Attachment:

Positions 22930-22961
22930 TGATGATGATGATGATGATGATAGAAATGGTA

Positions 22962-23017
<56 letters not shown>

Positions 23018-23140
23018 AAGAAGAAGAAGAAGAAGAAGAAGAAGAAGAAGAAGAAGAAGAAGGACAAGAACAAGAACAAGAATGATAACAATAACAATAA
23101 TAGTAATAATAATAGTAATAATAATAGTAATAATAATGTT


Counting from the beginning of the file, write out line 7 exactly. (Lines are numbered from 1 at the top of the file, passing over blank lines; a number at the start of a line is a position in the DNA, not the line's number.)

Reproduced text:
23101 TAGTAATAATAATAGTAATAATAATAGTAATAATAATGTT